Cheongju is the capital and largest city in Chungcheong-buk province (which is not saying much, since it is the third least populated province in South Korea).
Did you think that Gutenberg invented the movable type printing press? Think again. Before Gutenberg was born, Koreans were printing with metal movable type. Records incidate that Koreans were already using movable metal type in the 1200s, but the oldest book printed with movable type which still exists is the Jikji, an abbreviated title which could be called “Anthology of Great Buddhist Priests’ Seon Teachings”.
The Jikji was printed in 1377 at Heungdok Temple in Cheongju City.
Thus, the number one tourist attraction in Cheongju is the museum of the Jikji, which is built on the site of Heungdeok Temple. When I visited the reconstructed shrine, I accidently ended up in a martial arts lesson.
Incidently, one of the main roads in Cheongju City is named after the Jikji.
All of these lovely mannikins are inside the museum of the Jikji, and they depict all of the various steps towards printing a manuscript with movable type, including proofreading the plates, manufacturing the metal bits, hey, I can’t remember all of the steps (nor did I take photos of ever diorama). The point is, printing with movable type is complicated and a lot of work, which requires a lot of monks to help out.
The museum also offers a detailed history of printing in Korea. Even after inventing movable type, woodblock printing was preferred because it was cheaper. It is possible to distinguish a manuscript printed by woodblocks from a manuscript printed by movable type, and the Jikji was clearly printed by movable type. Korea was also at the cutting edge of woodblock printing in the fourteenth century. All of this effort was put into printing because Buddhists wanted to disseminate their teachings. Shortly after the printing of the Jikji, the Joseon dynasty came to power, and they were very interested in printing in order to improve government communication and record-keeping. Printing contributed to the rise of Korean civilization.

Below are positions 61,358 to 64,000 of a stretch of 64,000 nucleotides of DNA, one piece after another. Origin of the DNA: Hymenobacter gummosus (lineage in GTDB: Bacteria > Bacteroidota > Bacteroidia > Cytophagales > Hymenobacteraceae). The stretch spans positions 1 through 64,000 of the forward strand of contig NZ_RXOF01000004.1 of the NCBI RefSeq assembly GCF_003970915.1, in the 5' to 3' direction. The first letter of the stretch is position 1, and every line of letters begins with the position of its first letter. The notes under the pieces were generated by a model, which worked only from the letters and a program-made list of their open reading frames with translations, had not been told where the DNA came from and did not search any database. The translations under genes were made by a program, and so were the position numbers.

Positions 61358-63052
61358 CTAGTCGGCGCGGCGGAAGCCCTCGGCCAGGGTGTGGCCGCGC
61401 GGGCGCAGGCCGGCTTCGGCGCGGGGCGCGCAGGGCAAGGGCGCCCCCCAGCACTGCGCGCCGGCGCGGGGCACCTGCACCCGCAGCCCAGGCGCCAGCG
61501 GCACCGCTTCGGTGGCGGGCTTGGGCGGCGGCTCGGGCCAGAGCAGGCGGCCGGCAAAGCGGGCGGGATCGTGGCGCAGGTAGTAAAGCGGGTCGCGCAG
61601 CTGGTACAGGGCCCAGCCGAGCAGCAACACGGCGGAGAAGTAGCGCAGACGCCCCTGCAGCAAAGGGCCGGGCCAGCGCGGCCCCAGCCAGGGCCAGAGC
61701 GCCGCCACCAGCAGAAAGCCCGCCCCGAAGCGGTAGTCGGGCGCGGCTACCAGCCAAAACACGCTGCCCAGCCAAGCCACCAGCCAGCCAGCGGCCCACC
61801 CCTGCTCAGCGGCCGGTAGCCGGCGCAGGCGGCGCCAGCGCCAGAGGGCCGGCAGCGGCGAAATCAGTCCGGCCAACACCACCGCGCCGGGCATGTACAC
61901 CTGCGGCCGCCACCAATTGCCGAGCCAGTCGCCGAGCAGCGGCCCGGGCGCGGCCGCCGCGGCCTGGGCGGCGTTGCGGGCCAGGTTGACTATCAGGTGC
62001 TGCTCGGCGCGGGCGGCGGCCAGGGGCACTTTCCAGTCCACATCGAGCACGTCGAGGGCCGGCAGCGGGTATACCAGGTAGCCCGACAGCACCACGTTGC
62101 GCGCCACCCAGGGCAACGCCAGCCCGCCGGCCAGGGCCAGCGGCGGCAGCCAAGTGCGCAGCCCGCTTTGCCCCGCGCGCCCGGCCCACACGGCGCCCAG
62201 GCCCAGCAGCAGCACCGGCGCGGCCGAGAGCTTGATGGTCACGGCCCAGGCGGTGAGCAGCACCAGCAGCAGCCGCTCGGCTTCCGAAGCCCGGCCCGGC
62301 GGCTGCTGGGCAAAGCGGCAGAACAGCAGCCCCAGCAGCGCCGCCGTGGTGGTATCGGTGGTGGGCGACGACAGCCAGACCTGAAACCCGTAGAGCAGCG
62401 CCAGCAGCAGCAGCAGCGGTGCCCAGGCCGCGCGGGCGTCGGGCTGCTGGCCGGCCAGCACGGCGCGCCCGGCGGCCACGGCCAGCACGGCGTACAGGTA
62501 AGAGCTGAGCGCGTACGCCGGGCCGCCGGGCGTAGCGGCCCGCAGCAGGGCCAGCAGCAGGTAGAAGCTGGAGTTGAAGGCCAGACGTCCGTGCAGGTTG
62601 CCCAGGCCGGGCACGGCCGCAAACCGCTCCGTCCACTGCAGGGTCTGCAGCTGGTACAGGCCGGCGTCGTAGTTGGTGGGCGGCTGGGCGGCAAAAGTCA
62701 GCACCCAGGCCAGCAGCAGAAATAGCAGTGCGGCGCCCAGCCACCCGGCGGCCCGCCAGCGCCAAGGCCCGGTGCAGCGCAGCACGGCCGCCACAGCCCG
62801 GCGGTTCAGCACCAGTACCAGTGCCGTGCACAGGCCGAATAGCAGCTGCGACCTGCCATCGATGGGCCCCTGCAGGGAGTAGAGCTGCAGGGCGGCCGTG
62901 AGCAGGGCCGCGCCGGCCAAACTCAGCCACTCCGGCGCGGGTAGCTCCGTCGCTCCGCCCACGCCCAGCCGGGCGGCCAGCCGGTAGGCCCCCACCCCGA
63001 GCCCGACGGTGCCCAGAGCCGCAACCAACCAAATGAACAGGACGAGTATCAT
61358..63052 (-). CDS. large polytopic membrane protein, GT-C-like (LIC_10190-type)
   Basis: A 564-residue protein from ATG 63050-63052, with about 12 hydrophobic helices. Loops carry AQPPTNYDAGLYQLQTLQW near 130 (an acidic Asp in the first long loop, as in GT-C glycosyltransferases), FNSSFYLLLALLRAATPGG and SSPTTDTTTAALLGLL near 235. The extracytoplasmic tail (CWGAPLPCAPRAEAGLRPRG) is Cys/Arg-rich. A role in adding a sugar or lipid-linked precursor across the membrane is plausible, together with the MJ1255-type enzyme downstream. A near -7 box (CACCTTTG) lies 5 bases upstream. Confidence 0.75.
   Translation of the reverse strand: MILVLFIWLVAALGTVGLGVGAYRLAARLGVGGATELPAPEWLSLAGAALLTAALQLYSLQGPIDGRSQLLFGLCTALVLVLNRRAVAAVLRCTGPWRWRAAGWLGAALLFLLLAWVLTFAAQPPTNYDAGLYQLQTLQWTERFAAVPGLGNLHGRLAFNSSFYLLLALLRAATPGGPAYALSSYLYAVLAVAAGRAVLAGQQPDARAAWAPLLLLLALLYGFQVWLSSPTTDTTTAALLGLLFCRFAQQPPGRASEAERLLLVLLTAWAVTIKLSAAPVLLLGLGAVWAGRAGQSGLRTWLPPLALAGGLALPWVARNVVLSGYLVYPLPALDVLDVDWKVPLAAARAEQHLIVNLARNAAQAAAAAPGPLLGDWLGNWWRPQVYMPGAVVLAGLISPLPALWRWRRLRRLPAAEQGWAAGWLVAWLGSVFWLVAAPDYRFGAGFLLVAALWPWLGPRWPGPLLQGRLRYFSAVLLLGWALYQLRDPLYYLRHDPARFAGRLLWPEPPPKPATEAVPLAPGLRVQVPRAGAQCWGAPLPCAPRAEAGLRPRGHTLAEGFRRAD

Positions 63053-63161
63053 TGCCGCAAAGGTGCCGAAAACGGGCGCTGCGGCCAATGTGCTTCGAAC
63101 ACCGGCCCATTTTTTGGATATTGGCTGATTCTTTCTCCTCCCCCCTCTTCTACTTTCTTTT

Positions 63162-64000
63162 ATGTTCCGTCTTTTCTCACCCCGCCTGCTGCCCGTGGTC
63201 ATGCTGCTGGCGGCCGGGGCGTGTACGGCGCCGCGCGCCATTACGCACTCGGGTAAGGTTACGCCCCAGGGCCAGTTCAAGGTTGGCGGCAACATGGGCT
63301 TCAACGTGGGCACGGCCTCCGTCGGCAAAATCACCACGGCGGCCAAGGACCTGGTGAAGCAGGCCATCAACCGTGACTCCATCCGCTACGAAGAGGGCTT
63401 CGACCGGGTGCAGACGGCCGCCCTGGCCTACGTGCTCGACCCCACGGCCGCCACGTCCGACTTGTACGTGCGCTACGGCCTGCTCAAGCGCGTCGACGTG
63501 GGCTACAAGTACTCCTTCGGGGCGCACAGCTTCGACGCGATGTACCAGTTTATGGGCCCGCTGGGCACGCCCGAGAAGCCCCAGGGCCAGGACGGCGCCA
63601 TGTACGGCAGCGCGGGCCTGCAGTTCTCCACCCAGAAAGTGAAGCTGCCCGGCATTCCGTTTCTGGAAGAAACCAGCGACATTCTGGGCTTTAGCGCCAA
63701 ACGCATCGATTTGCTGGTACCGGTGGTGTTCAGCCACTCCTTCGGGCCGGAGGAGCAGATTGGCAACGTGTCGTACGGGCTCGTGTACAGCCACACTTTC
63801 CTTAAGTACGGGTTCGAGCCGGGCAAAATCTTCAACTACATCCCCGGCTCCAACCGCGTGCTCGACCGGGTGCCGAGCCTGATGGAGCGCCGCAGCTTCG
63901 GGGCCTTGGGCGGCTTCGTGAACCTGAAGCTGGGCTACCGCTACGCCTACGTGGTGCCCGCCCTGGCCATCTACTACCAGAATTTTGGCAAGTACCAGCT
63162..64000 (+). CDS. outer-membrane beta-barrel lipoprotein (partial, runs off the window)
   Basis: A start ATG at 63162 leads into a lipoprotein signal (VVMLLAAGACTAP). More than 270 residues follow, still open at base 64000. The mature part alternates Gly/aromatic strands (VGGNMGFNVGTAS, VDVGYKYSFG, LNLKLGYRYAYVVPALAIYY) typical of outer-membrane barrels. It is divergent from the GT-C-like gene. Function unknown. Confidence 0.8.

Is the Jikji – the actual copy – in the museum? No, it’s not, it’s in France (see the comment below for more details).
I would not have made a special trip to Cheongju just to see the Jikji museum and the site where the world’s oldest book printed by movable metal type was printed, but I had to go to Cheongju anyway to catch a bus to Gangneung (Gangwon Province), and it’s great to get these interesting little history lessons along the way.